This Article is brought to you by the Letter (NE)C
My partner Allison and I usually depart early on
Saturday for the NEC thus avoiding the traffic and arriving in advance of the show’s opening at 1000. We had often wondered if there was any real benefit to the early alarm call; the answer is a resounding yes. A necessary errand delayed our departure but by 0915 we were enroute with an ETA of 1040 according to the satnav. Of course we are far superior to the satnav and chose to approach the NEC via the M6 Toll thus avoiding congestion. An unplanned detour took us to Sutton Coldfield and back to the motorway we had left 15 minutes earlier. We joined the traffic jam and made our way to the NEC at a rate slower than Al the snail. We campers are civilised though and everyone merged politely in turn. At 1130 we were still queuing to get into a car park. Traffic was well marshalled by the men in yellow jackets and we were eventually directed to a spot in North 3 car park. After a long walk we finally arrived at the show just after midday.
We had arranged to meet with friends, two of whom also spent Saturday morning in the Birmingham traffic. The others had wisely left home early and avoided the queues. You know, like we usually do. Our hobby can be incredibly sociable. So what happens when you combine campers with a social networking site like Twitter? A group of strangers agree to meet at the NEC, that’s what happens. Four of us had met before and the fifth and his family were instantly recognisable from their online photographs. Enthusiastic greetings ensued and it felt like we were in the company of old friends.
Coffee was our first priority. Quality and price varies between NEC outlets and none was cheap. Finding a table for seven was impossible so we propped ourselves up against a metal bar. My advice would be to take a flask of coffee and some homemade cake. Lunch was costly but there were fewer of us and at least we had a table. A second coffee get together in the afternoon was also enjoyed leaning against a metal bar. NEC please provide more seats.
Coffee however was second place to conversation and we chatted contentedly about everything under the sun before wandering off together to look at caravans. There was even talk of a potential Twitter caravan rally.
Readers of my previous articles will know we plan to purchase a Bailey Orion 400-2 later this year. One of our concerns was the capacity to entertain at rallies or when friends and family visit. The presence of friends enabled us to prove the Orion more than fulfils our needs and hopefully next time we’re in one together it will be on a campsite enjoying coffee, cake and animated conversation.
Next stop was the Buccaneer Fluyt which one of our group had recently purchased. We had admired photographs but seeing one in the flesh only served to reinforce what an elegant choice he and his wife had made. We wish them many happy holidays in their new purchase.
On to the Eterniti stand where we hoped to catch up with Adam who was so engaging in Manchester. He was busy with a customer so we left him in peace, hopefully to seal a deal, while we inspected the new Chronicle EB2. With an MTPLM of 1450kg our car would refuse to tow this two berth caravan with a price tag of £21,999 inc VAT. The slide out in this instance results in an L-shaped kitchen with excellent workspace.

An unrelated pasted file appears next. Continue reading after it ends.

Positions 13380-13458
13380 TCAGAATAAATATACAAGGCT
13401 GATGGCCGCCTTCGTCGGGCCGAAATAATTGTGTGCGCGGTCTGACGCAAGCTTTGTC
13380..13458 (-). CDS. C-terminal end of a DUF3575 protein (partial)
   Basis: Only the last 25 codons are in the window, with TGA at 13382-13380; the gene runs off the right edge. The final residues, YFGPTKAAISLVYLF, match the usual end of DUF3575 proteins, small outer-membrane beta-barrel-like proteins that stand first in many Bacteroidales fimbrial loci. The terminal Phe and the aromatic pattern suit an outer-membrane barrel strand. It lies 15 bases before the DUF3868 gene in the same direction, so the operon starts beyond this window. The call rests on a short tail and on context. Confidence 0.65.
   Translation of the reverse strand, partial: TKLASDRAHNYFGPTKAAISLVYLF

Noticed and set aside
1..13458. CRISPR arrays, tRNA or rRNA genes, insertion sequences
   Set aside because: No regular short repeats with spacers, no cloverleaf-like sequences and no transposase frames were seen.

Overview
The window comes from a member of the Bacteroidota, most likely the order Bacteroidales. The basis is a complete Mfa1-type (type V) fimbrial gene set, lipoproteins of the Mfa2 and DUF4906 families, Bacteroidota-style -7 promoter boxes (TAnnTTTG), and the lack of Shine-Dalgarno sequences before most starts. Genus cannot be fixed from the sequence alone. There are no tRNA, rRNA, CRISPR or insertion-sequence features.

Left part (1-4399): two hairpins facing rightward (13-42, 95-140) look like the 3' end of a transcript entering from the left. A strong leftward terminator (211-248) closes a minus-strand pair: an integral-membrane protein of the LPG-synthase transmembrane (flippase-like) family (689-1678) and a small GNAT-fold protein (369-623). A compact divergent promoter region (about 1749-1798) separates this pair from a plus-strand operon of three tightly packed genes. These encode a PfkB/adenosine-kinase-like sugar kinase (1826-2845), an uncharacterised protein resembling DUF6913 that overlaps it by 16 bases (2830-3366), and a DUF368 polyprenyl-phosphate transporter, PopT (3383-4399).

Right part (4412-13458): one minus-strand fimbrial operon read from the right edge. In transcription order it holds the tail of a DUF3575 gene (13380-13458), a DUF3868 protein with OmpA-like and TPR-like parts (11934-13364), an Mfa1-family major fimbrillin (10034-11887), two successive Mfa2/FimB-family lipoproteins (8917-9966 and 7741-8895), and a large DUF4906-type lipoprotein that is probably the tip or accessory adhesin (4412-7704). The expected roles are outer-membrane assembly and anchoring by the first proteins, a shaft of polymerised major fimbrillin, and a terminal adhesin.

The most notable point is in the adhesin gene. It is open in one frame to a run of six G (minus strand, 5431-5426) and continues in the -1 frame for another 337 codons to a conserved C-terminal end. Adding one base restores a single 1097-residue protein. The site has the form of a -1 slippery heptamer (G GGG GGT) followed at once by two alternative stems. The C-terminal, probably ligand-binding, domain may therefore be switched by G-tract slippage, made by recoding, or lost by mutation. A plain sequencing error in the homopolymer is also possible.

From one extreme to another, we were keen to see the Going Cockpit S with an MTPLM of 750kg which is priced at under £8,000. This micro tourer has a pop-up roof and sleeps two. As well as a two burner hob and sink the Cockpit comes with a portable loo, cool box and electric hook-up. Although four of us squeezed inside it is more suited to one or two people. A rear awning is available to further expand the living space. The Cockpit will enable owners of many smaller cars to enjoy caravanning.
Of course the show encompasses far more than caravans. Our friends had a particular interest in VW conversions. Having subjected them to caravans it was only fair to look at camper vans too. Wow! What a revelation that was. There were some really clever conversions. We all fell for one in particular and I think it has provided inspiration for a future project.
We found a great coffee shop in the NEC which sold delicious pastries. By the time we had eaten them and chatted yet some more it was time to depart. Our car was in solitary splendour in the car park. The men in yellow jackets had given up and we exited the NEC complex quickly and were soon on the motorway heading south. My top tip for the NEC? Have one last coffee, cake and chat to avoid congestion.
The Spring Caravan & Camping Show is a great day out whether you like caravans, tents or camper vans. It is an even better day out with friends who share your interest. No camping friends? Join Twitter or another social networking forum. A word of caution though; always meet in a public place, for example a camping show.
This article is dedicated to our Twitter Buddies, many of whom we now consider to be true friends. You know who you are and we hope to see you on a campsite very soon.
28 February 2013
Photographs by Amanda and Allison Regan